Saving power through district cooling TEY_post_Samer_Abusaa

District cooling reduces the demand for power required for air conditioning use by having a centralised cooling system to serve multiple clients.


Saving power through district cooling

April 10, 2023

Samer Abusaa, CEO of Saudi Tabreed, talks to the Energy Year about the central principle of district cooling and how it can help Saudi Arabia reduce its power consumption and carbon footprint. Saudi Tabreed is a district cooling service provider that develops sustainable district cooling schemes.

What is the central principle of district cooling?
District cooling reduces the demand for power required for air conditioning use by having a centralised cooling system to serve multiple clients instead of each client having their own air conditioning system. A district cooling system produces chilled water within the central plant and distributes it through insulated underground pipes to buildings connected to the system, providing them with the required cooling.
On the basis that cooling loads from different clients do not peak at the same time, Saudi Tabreed designs cooling plants that serve multiple clients, utilising the diversity that gives us the eligibility to reduce the capacity of our cooling plants.

How can this help Saudi Arabia to reduce its power consumption and carbon footprint?
Power supply for comfort cooling, required for either residential or commercial buildings, represents around 50-70% of Saudi Arabia’s energy requirements. By having district cooling plants, we reduce the AC-related power requirements by about 50% from the national electric grid. The operational cost is reduced by using industrial equipment that consumes less power to produce the same loads of cooling. Normal buildings with regular air conditioner systems consume about 1.4-1.7 kW per tonne of cooling. The power consumption for district cooling would be in the range of 0.8-1 kW per tonne.
This contributes to the Saudi Electricity Company reducing the power plants requirements and consuming less fuel. That’s how carbon emissions will be reduced in the country.

What are the benefits from a capex point of view?
District cooling reduces the required capex due to so many factors, including power infrastructure for development, building structure and lower plant capacity compared to conventional cooling. In addition to upfront saving, using a conventional cooling system increases the ambient temperature, which can reach up to 3 degrees Celsius in a congested area.
District cooling will free building roofs that can be utilised as green roof or for any other application, as well as eliminating the noise and vibration.
If the client wants to outsource the whole cooling system, they can get rid of these capex requirements at the beginning of the development and pay it within the 25-30-year concession period.


What role does district cooling play in reducing power demand for solar-powered giga-projects?
Among the Vision 2030 projects, we are involved in most giga-projects. A central target of the national strategy is to reduce carbon emissions. Utilising district cooling applications is part of this strategy. For instance, the Red Sea project is the first project in the world with no power supply from the grid. All the electricity comes from renewable power generation, including the district cooling system. It’s something we’re proud of.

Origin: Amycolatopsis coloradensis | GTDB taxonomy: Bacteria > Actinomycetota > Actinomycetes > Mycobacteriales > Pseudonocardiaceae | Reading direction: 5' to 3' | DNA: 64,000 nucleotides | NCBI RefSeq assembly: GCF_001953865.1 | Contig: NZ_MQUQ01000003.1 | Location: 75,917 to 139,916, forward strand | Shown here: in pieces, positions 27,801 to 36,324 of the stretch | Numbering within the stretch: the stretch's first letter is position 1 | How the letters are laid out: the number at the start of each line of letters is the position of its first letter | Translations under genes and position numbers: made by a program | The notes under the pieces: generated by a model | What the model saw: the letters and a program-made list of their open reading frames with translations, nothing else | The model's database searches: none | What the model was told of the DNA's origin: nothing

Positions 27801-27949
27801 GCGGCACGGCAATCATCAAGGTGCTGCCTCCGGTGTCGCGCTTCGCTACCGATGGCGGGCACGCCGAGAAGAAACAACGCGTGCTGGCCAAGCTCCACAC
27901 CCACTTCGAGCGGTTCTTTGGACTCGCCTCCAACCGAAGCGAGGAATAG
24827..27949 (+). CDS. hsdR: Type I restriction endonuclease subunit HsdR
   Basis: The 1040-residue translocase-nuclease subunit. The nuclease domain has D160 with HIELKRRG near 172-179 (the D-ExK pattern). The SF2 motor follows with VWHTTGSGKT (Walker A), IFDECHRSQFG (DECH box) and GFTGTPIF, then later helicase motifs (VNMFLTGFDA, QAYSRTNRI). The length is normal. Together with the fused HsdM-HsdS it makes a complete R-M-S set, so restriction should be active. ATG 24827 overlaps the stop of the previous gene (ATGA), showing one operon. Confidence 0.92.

Another essential part of this integrated solution is storage. We have thermal storage tanks where we store chilled water. During the daytime, we produce chilled water, and we store it in the tank. During the nighttime, we turn off our equipment, so we reduce the cooling plant’s power consumption, and we rely on the tank to serve the client.

How have 10 years of service to Saudi Aramco helped the company display the benefits of district cooling?
We are celebrating 10 years of uninterrupted service to Saudi Aramco in 2023, with zero failures and 100% reliability. We have demonstrated to the market how our solution helps energy consumption and creates capex savings.
In 2009, we won the bid to outsource Saudi Aramco’s comfort cooling system. It was the first district cooling system in Saudi Arabia given to a third party in a PPP concept. This gave us the boost to distribute the idea to different clients within Saudi Arabia. Since 2019, we have also been in charge of providing a cooling solution for one of Saudi Arabia’s most important international airports, King Khaled International Airport.
The concept of outsourcing is a challenge, since clients need a reliable company that will guarantee there will not be an interruption of service.
District heating is widely known in Europe. Cooling is not because they don’t need it. However, in the Middle East, it’s the opposite. In general, you have a cooling plant to serve one client. Having one cooling plant serving multiple clients is something unique.

How has the company reduced the power requirement of its own equipment?
Saudi Tabreed has contributed to equipment development. We are working with different equipment manufacturers all over the world to enhance the equipment efficiency and power consumption as well as capacity. We are working with our partners to localise some of the manufacturing within Saudi Arabia.
These technical capabilities convinced our investors in Saudi Arabia of our future growth and our capability for in-house know-how for long-term relationships.

What type of financing schemes does the company apply to develop its projects?
In Saudi Arabia, our projects are usually financed under a non-recourse project finance structure. We were the first district cooling company in the region to be financed based on non-recourse project finance. We achieved this by demonstrating that our solutions and projects are robust technically and commercially.

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